Time Elapsed

On the left side, there’s a kind of “time ruler” that you can use to mark when you started and finished each task. If you only write down one task at a time at the time you decide to do it, you can draw a line from the task line’s “anchor bubble” to the right place on the time ruler. I put this in there because I thought it might look neat, and it would remind you that TIME IS PASSING. Functionally it might not actually be worthwhile, but I have often been surprised by the interesting uses people come up with. Hopefully, you will let me know what you think.

Try Out the Prototype

You can download a color PDF in either US Letter or A4. I haven’t optimized the colors or line weight for the best quality printing on inkjets, so parts of the form may look a bit murky. You should be able to get an idea of how it feels to use. Let me know what you like or don’t like! Is there an real-life use you think of that this could work with? Do you want to see it as a printed product?

The design, incidentally, has two per page. Use a paper cutter to split the page down the middle after you print it out.

These have been tested in Adobe Acrobat Reader Enjoy!

21 Comments

  1. carissa 6 years ago

    Love it- would love it taking up a full page, to go alon with the huge marker…and i can’t tell you how great the timing is. THANK YOU

  2. Author
    Dave Seah 6 years ago

    Carissa: Cool! If I expanded it to a full page, what would you want to see more of?

  3. Liz 6 years ago

    Going to try it. Printed on card stock and because it has bigger spaces I can read it without my glasses!!

  4. Gary G 6 years ago

    I’m a big fan as you know of breaking down a full plate into smaller chunks of tasks, then each task contributes to each area of interest/strategy. I believe its a great way to round out your product portfolio.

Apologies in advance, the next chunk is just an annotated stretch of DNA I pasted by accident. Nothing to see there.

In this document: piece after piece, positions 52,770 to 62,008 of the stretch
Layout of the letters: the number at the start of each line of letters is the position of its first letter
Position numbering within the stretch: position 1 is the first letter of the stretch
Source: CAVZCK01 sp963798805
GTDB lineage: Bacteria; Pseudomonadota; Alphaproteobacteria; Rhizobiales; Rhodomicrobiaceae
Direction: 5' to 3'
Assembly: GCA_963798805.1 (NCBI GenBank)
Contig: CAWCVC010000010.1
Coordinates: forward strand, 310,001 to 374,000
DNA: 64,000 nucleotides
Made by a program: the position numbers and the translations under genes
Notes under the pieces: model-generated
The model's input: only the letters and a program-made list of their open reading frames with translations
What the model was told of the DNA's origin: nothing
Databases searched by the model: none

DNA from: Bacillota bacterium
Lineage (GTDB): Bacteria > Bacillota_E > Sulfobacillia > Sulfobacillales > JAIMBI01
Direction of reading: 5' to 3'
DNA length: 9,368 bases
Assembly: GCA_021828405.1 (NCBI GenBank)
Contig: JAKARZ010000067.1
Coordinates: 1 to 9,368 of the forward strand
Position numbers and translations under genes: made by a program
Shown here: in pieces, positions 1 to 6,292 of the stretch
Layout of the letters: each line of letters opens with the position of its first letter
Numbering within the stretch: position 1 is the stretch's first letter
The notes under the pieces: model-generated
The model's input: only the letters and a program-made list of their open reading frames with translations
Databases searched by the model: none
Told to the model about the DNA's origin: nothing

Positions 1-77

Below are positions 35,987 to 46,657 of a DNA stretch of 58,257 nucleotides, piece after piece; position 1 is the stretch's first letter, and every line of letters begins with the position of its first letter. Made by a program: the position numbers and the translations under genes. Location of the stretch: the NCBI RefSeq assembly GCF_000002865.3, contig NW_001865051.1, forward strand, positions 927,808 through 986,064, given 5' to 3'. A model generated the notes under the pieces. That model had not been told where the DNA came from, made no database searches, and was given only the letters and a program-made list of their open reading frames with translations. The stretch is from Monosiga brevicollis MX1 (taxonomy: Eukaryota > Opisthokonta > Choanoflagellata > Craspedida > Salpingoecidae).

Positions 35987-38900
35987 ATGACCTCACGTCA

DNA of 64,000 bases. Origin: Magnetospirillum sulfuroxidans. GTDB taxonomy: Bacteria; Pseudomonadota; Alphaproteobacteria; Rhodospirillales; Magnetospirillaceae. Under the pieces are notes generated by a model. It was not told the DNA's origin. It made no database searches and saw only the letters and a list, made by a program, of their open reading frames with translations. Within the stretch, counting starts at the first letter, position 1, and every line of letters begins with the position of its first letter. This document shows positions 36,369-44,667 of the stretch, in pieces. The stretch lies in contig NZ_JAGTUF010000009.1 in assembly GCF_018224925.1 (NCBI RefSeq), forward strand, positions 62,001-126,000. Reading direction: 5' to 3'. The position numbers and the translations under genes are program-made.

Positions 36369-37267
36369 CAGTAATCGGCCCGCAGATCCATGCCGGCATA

Its that idea of yours “functional stationary” where this tool dovetails in nicely, and I could see variants on this idea very easily, as everyone has varying styles of managing their time. Sometimes just one format locks you in when you don’t want that, so having options may be worthwhile in the future.

    I mention this since in a prior career I once worked for this type A Harvard MBA type who had our staff meet early early mornings mon, tues, fri. We each had to present our top 3 priority to do items that day, and that dynamic created an environment for others to contribute ideas/suggestions that would help each one of us make sure our top 3 would get accomplished before the next morning meeting.

    It became fairly clear over that meeting style that in general that between other distractions, followups, emails, calls, calls to nature, etc etc, that even for performers, just getting 3 priority items accomplished on any given day was a huge accomplishment.

    I could possibly see either a “top 3” post it sticky note format block being something worth considering, or perhaps a variant of the above with the top 3 being on top of a shaded block, or bolded somehow, as must do for that day.

    Thoughts for consideration, not that you aren’t busy enough!

  5. carissa 6 years ago

    Oh, I don’t even need more of anything..I just LOVE huge lists and checks. Because my daily journal is a full size, and so the half size isn’t as helpful..but i’ve already put this to use!

    I just love the full sheets of the full day you have but always have more than 3 important tasks and wished for more…this does it, so this would be in front of my daily sheet…does that help? AS ALWAYS thank you

  6. carissa 6 years ago

    (because with more space in each area i could write the smaller steps included like you said…or just write big and check big)

  7. Joan Vick 6 years ago

    this is great if several people are looking for relatively short projects: ei: in a scene or costume shop.

  8. nkmcalli 6 years ago

    It’s fantastic! I already printed it, punched it, and stuck it in my Arc binder. I like the narrow format because it fits in my arc binder. Please do this as an Amazon product. Please, please, please, please!

    Also, at the bottom where the end time box is, can you make the box smaller and add a box for “reward”. I love that you put “celebrate your success”, now I want a box where I can get specific and put “beer” or “cupcake”. :)